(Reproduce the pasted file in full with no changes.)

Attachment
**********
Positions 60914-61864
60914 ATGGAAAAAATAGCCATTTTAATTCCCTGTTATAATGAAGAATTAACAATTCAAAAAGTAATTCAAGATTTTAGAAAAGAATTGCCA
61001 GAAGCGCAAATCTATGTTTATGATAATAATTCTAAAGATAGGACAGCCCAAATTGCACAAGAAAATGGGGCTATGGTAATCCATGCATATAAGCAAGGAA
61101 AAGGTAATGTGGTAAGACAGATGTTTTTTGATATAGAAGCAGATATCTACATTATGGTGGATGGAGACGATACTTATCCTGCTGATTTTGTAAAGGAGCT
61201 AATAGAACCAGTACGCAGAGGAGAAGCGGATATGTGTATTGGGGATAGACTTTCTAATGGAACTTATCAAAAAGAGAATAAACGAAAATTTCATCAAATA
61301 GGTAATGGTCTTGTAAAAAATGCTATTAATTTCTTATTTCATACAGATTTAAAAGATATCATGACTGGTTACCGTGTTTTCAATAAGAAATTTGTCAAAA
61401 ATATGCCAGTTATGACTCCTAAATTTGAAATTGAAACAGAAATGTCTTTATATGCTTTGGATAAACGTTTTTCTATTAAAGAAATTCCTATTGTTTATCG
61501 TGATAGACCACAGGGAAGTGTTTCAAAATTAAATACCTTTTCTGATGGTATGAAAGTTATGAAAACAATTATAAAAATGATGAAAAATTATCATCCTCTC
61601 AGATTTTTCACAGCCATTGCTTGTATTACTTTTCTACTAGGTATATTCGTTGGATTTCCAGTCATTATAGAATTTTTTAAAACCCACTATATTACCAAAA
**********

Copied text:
Positions 60914-61864
60914 ATGGAAAAAATAGCCATTTTAATTCCCTGTTATAATGAAGAATTAACAATTCAAAAAGTAATTCAAGATTTTAGAAAAGAATTGCCA
61001 GAAGCGCAAATCTATGTTTATGATAATAATTCTAAAGATAGGACAGCCCAAATTGCACAAGAAAATGGGGCTATGGTAATCCATGCATATAAGCAAGGAA
61101 AAGGTAATGTGGTAAGACAGATGTTTTTTGATATAGAAGCAGATATCTACATTATGGTGGATGGAGACGATACTTATCCTGCTGATTTTGTAAAGGAGCT
61201 AATAGAACCAGTACGCAGAGGAGAAGCGGATATGTGTATTGGGGATAGACTTTCTAATGGAACTTATCAAAAAGAGAATAAACGAAAATTTCATCAAATA
61301 GGTAATGGTCTTGTAAAAAATGCTATTAATTTCTTATTTCATACAGATTTAAAAGATATCATGACTGGTTACCGTGTTTTCAATAAGAAATTTGTCAAAA
61401 ATATGCCAGTTATGACTCCTAAATTTGAAATTGAAACAGAAATGTCTTTATATGCTTTGGATAAACGTTTTTCTATTAAAGAAATTCCTATTGTTTATCG
61501 TGATAGACCACAGGGAAGTGTTTCAAAATTAAATACCTTTTCTGATGGTATGAAAGTTATGAAAACAATTATAAAAATGATGAAAAATTATCATCCTCTC
61601 AGATTTTTCACAGCCATTGCTTGTATTACTTTTCTACTAGGTATATTCGTTGGATTTCCAGTCATTATAGAATTTTTTAAAACCCACTATATTACCAAAA